The Informatics Program at Children's Hospital Boston (CHIP) recently organized a workshop at the Harvard Medical School Center for Biomedical Informatics in order to "define a set of core principles" that should guide health IT development. Based on concepts and ideas previously proposed by two workshop participants in a NEJM article, the principles call for a health IT infrastructure modeled after the successful iPhone approach of a general purpose platformthat supports a collection of simple applications. A summary statement released at the conclusion of the workshop listed the 10 principles that will inform the development of an infrastructure based on "substitutable" components, which would be "a highly promising way to drive down healthcare technology costs, allow flexibility, support standards evolution, accommodate differences in care workflow, foster competition in the market, and accelerate innovation."
Such an approach to health IT development and implementation based on modularity, scalability, flexibility, transparency, and customizability would be a major departure from the prevailing model of all-in-one, proprietary vendor products. Although the appeal and success of the iPhone model is undeniable, the notion of applying it to healthcare IT raises several questions, some of which are addressed in the CHIP workshop statement of principles: Who would develop the open software platform that would form the basis of any modular system? Who determines the standards and protocols to be used? How would certification and/or regulation of the platform (or platforms, if multiple developers enter the "market") be handled, and by whom? (The statement authors suggest this would be done "through professional societies.") How would applications be delivered?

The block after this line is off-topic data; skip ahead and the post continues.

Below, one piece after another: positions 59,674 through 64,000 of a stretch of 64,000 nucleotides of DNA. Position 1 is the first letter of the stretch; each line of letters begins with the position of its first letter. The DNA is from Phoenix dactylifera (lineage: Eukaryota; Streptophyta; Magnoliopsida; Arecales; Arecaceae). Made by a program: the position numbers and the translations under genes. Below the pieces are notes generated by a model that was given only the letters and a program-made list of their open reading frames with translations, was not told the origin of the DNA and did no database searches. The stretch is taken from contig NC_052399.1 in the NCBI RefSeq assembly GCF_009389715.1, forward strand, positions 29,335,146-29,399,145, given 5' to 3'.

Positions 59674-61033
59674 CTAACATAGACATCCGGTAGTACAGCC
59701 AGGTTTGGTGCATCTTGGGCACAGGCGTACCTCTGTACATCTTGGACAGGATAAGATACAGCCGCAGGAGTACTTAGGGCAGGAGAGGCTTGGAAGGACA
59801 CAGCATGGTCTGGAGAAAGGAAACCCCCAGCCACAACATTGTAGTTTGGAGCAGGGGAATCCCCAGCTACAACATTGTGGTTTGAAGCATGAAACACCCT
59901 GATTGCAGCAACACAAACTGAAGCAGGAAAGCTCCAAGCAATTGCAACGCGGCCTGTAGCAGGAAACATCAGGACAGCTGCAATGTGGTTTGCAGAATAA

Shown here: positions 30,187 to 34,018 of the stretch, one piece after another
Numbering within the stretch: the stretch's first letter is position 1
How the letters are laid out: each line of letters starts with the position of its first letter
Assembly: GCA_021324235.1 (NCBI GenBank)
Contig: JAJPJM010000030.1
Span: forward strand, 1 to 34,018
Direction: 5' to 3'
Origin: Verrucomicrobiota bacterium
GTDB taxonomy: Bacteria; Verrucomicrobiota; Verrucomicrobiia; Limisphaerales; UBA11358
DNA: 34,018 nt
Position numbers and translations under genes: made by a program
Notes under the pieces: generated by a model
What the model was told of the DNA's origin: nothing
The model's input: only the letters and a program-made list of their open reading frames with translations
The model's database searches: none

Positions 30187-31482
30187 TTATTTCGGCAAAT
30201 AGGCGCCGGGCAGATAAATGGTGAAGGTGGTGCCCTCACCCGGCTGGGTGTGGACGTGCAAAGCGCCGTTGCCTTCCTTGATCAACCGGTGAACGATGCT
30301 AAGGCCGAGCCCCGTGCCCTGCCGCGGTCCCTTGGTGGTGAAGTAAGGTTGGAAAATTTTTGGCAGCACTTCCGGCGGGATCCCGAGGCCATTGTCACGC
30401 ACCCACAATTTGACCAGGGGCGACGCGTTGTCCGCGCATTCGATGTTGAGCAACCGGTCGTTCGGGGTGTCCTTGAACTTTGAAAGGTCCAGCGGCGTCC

Would such an approach be compatible with the processes already put in motion by the HITECH Act? The parallel (though connected) discussions about "meaningful use" and "certified EHR" are constantly moving toward resolution. The "Meaningful Use" Workgroup of the Health Information Technology Policy Committee recently presented initial recommendations for a definition of "meaningful use" of health IT, which seem conducive to a modular approach to health IT. And, although the National Coordinator for Health Information Technology has not provided final criteria defining "certified EHR," it is widely speculated that the CCHIT certification process may be used at least in part. Interestingly, the CCHIT recently held "town calls" seeking "stakeholder input on new paths to certification of electronic health record (EHR) technologies, with the goal of supporting more rapid, widespread adoption and meaningful use." These "new paths to certification" in part reflect a growing awareness that greater flexibility is needed if we are to meet national goals for health IT adoption and use.
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